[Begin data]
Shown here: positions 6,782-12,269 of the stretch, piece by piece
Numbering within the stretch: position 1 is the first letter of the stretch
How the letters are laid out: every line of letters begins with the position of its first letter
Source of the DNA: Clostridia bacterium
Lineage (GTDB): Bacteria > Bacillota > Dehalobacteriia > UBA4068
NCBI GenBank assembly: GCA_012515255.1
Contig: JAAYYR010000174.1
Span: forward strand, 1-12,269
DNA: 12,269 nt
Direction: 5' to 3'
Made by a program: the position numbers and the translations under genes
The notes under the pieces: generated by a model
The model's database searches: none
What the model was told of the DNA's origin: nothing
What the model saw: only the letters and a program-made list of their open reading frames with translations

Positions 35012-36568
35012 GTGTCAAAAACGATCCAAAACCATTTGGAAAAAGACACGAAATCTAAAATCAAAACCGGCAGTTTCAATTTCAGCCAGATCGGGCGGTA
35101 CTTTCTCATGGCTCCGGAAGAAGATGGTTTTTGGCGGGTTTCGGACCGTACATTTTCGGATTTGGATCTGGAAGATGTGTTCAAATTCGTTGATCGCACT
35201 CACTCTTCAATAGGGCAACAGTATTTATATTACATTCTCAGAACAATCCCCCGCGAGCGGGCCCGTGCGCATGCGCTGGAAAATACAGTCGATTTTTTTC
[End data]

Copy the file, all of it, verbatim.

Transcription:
Shown here: positions 6,782-12,269 of the stretch, piece by piece
Numbering within the stretch: position 1 is the first letter of the stretch
How the letters are laid out: every line of letters begins with the position of its first letter
Source of the DNA: Clostridia bacterium
Lineage (GTDB): Bacteria > Bacillota > Dehalobacteriia > UBA4068
NCBI GenBank assembly: GCA_012515255.1
Contig: JAAYYR010000174.1
Span: forward strand, 1-12,269
DNA: 12,269 nt
Direction: 5' to 3'
Made by a program: the position numbers and the translations under genes
The notes under the pieces: generated by a model
The model's database searches: none
What the model was told of the DNA's origin: nothing
What the model saw: only the letters and a program-made list of their open reading frames with translations

Positions 35012-36568
35012 GTGTCAAAAACGATCCAAAACCATTTGGAAAAAGACACGAAATCTAAAATCAAAACCGGCAGTTTCAATTTCAGCCAGATCGGGCGGTA
35101 CTTTCTCATGGCTCCGGAAGAAGATGGTTTTTGGCGGGTTTCGGACCGTACATTTTCGGATTTGGATCTGGAAGATGTGTTCAAATTCGTTGATCGCACT
35201 CACTCTTCAATAGGGCAACAGTATTTATATTACATTCTCAGAACAATCCCCCGCGAGCGGGCCCGTGCGCATGCGCTGGAAAATACAGTCGATTTTTTTC